Ijeoma Kola

Meet the beauty blogger who’s getting her PhD on the side

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When Ijeoma Kola was a sophomore at Harvard University, she read an article about natural hair in Essence magazine that compelled her to quite literally go back to her roots. But upon doing so, she noticed something crazy—she was the only girl on campus with hair like that. “There were some people who were natural, but they straightened their hair or wore braids all the time,” she says. “I had no one to talk to about the transition, which is when I turned to YouTube.”

There, Ijeoma found a whole community of people sharing what they were doing with their natural hair, what products they loved and more. She decided the best way to participate was to dive right in and launch her own channel. Six months later, she had a pretty big following. “People on campus starting coming up to me with beauty questions,” she says. “By senior year, I was basically running a natural hair salon in my dorm room. Beauty—especially natural hair care—became my side hustle from there.”

Before long, she wasn’t just talking about hair. Ijeoma was now offering beauty, style and relationship tips. And her readers loved it. “It made me realize that people actually cared more about me as a person, not just the products I was recommending,” she says. Still, while her blog continues to pick up steam, Ijeoma has one priority right now: Finishing her PhD program. “After that, I’d like an academic role, but my plan is to continue to do both things.”

On a beauty trick she swears by for always looking put together. “I’m a huge believer in done brows. A well-groomed brow changes your whole face. It doesn’t take much work either: I typically tweeze mine myself, then fill them in with a light pencil focusing on the ends. That’s it. A lot of people say mascara, but I wear glasses most days. You’re not really going to see mascara through glasses, but you’ll always notice brows—even with glasses on.”

On the coolest place she’s traveled to recently. “I went to Johannesburg, South Africa, with my mom two years ago and it was amazing. The only other African countries I had been to were Nigeria, where I’m from, and Kenya, where my husband’s from. It was great to see a different part of Africa. I also did a lot of cool things while I was there, including bungee jumping. I’m afraid of heights, so it was pretty bold, but I was with my mom so I felt like there was no way anything would happen to me since she would be praying the whole time. It gave me confidence.”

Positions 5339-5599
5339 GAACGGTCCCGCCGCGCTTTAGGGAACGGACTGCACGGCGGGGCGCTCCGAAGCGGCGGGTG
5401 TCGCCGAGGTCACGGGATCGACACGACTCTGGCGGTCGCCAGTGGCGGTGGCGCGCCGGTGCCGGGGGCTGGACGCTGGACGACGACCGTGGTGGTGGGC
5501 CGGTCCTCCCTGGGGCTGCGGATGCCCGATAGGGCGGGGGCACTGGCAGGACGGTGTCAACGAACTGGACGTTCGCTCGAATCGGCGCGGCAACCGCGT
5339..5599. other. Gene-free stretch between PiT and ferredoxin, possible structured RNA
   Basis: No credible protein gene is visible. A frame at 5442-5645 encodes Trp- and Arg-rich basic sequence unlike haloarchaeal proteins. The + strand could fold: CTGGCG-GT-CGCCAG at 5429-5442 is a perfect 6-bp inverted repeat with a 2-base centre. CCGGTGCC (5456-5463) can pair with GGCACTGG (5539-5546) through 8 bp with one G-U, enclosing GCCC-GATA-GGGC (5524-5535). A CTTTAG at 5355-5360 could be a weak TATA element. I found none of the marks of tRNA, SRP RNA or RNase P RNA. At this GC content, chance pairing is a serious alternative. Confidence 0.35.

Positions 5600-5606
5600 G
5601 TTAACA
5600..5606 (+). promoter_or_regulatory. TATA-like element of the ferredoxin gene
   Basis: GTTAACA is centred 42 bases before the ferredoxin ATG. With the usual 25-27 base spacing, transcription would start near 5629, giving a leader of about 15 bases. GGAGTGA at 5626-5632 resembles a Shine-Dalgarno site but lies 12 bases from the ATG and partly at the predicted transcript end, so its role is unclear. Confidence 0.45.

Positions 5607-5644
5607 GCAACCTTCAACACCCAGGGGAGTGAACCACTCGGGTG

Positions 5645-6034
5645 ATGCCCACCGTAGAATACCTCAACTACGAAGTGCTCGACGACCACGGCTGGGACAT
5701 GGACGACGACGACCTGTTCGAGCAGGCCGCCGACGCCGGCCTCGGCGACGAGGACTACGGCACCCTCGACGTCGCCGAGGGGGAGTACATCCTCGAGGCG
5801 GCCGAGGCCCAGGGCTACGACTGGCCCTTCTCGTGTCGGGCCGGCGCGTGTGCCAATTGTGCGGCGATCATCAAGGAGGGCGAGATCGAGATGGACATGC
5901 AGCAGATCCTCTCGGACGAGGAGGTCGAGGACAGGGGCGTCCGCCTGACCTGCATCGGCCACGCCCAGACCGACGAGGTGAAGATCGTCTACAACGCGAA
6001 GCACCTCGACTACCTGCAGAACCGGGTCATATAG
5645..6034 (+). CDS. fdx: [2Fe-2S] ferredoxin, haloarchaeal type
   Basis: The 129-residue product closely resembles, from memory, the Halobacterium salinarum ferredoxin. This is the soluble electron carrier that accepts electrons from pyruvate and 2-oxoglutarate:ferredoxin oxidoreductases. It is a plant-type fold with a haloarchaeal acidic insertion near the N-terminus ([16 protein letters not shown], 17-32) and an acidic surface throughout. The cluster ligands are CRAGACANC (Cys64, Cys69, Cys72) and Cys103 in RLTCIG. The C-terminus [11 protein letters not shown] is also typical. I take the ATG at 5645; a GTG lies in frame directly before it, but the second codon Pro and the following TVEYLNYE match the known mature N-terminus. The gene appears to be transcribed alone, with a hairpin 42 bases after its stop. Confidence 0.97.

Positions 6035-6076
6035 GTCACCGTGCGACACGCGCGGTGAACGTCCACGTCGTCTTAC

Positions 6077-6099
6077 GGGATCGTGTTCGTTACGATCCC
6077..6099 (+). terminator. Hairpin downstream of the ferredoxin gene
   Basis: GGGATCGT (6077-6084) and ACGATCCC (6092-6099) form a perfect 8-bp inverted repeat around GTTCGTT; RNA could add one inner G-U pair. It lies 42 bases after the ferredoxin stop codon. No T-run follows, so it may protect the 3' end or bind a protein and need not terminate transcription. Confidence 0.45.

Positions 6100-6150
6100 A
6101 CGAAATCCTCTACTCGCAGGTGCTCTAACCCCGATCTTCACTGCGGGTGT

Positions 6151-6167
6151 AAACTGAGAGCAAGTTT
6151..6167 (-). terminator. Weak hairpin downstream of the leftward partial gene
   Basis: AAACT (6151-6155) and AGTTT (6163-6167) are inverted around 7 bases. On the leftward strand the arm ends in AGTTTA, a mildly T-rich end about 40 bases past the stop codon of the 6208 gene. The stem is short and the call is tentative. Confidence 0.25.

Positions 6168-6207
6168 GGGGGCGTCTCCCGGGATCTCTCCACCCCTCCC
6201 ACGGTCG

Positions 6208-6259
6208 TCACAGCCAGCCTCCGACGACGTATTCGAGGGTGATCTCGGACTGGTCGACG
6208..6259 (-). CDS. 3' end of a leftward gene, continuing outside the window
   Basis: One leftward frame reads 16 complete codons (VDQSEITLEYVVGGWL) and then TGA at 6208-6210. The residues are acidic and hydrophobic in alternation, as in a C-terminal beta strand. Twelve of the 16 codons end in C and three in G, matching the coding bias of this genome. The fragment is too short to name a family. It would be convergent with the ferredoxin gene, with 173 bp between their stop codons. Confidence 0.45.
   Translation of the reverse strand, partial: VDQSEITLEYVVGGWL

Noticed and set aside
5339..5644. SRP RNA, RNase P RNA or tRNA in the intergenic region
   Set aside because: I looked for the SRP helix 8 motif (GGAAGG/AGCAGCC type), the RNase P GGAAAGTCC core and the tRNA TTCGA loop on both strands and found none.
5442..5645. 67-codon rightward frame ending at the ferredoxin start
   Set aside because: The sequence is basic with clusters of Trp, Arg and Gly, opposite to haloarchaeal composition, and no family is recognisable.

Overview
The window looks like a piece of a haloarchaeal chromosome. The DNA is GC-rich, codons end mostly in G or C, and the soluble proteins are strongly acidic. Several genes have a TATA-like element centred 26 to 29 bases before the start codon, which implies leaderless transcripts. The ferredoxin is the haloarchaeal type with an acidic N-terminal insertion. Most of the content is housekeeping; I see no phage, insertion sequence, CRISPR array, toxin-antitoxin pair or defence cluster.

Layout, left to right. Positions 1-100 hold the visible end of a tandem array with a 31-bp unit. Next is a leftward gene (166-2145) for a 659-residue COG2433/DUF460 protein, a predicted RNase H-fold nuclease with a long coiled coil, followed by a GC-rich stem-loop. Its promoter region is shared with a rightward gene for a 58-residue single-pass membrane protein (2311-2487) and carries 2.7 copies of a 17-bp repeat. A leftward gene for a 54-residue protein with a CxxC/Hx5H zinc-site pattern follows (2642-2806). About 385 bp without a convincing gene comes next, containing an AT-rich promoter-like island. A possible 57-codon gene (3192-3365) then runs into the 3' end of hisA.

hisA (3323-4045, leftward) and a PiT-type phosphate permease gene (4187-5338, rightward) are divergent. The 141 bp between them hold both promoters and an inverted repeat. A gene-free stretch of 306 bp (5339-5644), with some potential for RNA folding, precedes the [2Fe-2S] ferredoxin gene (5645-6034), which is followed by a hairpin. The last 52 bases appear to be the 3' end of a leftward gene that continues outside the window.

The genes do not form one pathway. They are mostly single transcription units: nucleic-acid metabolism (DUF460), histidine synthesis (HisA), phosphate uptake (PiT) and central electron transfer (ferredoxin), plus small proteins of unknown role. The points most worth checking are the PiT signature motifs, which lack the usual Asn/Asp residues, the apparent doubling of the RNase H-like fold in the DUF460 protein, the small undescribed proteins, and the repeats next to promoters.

On the best and worst parts of being a bride. “The worst thing about being a bride is having to make decisions about so many details you don’t care about. I recognize that some brides do care, but I only focused on three things: the venue, the photographer and my dress. When people started asking me about napkins and flowers—things I felt were minute details—I shut down. But the best part about being a bride (aside from marrying the love of your life, of course) is that people are so nice to you! My friends cut me slack whenever I had to bail on plans, you get free drinks for no reason—it’s the best!”

On something no one knows about her. “I love to cook. In a different life, I would have my own cooking show, actually. I’m really into mixing different ingredients together for new flavor combos and making the most out of things in my fridge. That said, I need to work on my plating. I’ll get there.”

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Rachel Bowie

Royal family expert, a cappella alum, mom

Rachel Bowie is Senior Director of Special Projects & Royals at PureWow, where she covers parenting, fashion, wellness and money in addition to overseeing initiatives within...
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